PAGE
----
Ha ha, I always wondered where my dad got that. Every time we were going out in the cold he would say "wear a hat; you know xx% of your heat is lost through your head." (the xx would be different every time). I always chuckled, but wearing a hat in the cold is still good advice, no matter what the percentage is.

post #11 of 18
Quote:

Originally Posted by Ghost View Post


well clothed soldiers

 

 

interesting word combination - where, oh where would that fit on the spectrum, how about:

...
"midget basketball"

...
"halal chinese"

....                                             <-well clothed soldiers

"free skiing coach"

...
"frozen tropical fruit"

...

"light breakable crust"

post #12 of 18

hmmm....some Green Bay Fans follow the Army study and some don't.

 

5 deg F:

 

 

20 deg F, with hat stemming heat loss:

 

 

Add some gloves for warmth:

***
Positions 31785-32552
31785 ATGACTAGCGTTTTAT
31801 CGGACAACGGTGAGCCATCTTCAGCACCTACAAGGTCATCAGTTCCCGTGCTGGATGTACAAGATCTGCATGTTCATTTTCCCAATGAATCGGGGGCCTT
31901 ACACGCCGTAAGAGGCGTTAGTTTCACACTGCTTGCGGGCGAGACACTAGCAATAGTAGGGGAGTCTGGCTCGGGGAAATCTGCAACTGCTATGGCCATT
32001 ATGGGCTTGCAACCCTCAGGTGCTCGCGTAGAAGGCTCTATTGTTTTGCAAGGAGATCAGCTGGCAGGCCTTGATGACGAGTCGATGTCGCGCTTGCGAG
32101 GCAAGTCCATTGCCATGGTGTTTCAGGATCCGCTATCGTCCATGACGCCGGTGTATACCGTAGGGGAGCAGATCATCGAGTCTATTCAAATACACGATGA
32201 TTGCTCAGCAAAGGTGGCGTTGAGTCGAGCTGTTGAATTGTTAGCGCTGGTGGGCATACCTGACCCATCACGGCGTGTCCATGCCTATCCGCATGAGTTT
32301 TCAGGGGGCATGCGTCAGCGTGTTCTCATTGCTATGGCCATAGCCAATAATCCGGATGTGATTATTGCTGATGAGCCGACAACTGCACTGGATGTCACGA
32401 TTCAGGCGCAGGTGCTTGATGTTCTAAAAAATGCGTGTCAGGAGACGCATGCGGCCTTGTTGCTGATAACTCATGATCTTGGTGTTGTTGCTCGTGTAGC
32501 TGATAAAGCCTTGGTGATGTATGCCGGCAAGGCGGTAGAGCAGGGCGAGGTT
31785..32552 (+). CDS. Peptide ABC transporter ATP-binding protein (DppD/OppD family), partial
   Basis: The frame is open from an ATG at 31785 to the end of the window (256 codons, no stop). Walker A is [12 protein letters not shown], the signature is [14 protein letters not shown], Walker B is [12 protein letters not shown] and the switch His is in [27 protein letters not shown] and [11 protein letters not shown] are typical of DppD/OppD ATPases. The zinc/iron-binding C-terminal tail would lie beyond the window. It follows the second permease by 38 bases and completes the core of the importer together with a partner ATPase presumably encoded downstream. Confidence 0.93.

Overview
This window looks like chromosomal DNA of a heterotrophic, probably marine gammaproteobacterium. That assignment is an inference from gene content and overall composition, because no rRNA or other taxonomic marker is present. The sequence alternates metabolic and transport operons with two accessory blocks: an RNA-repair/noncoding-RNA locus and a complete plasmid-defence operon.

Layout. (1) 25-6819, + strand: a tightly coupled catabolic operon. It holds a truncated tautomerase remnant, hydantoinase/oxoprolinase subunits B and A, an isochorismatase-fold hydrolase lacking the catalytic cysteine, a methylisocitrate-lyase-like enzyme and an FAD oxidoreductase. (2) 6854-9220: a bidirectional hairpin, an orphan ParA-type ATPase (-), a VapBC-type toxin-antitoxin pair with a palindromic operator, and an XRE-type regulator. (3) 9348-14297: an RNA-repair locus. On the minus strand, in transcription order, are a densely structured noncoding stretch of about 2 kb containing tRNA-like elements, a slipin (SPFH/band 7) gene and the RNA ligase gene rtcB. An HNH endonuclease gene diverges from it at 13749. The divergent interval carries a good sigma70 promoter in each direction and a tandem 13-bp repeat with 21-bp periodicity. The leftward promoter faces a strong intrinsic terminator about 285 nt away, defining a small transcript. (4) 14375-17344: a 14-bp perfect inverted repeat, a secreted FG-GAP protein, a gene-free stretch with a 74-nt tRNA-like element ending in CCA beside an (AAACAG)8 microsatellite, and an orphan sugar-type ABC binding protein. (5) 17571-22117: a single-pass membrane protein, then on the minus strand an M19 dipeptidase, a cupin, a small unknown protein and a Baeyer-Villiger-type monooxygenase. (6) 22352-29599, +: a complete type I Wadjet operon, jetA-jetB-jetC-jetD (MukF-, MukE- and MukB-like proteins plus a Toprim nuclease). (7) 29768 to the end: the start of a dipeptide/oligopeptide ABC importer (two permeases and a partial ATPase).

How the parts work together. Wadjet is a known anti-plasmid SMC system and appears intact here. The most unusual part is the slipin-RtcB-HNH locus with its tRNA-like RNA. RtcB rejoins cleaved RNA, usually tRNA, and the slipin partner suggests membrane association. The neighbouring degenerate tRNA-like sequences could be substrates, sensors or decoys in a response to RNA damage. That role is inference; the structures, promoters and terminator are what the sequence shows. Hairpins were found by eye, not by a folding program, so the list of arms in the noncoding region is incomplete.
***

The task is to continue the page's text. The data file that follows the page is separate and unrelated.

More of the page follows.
Some go hat and torso. 5 deg F again:

 

 

Hat and Torso to the next level:

 

Mike McGinniss/Getty Images

post #13 of 18

Don't mind me nerding out, but here ya go: http://www.ucsdbglab.org/tools/RuleOfNines.htm

 

So call it 9% of adult body surface is head. But the assumption that's nicely proportionate to actual heat loss, which appeals to those who need to simplify things, including some guys of unclear scientific credentials at a "center for science policy" is just as wrong as the 50% figure. Actually, more wrong. 

 

Subcutaneous fat and muscle distribution accounts for a lot of insulation. We have relatively little of either on our heads, which are richly vascularized. And head and face skin's full of sweat glands, which carry away heat through insensible perspiration.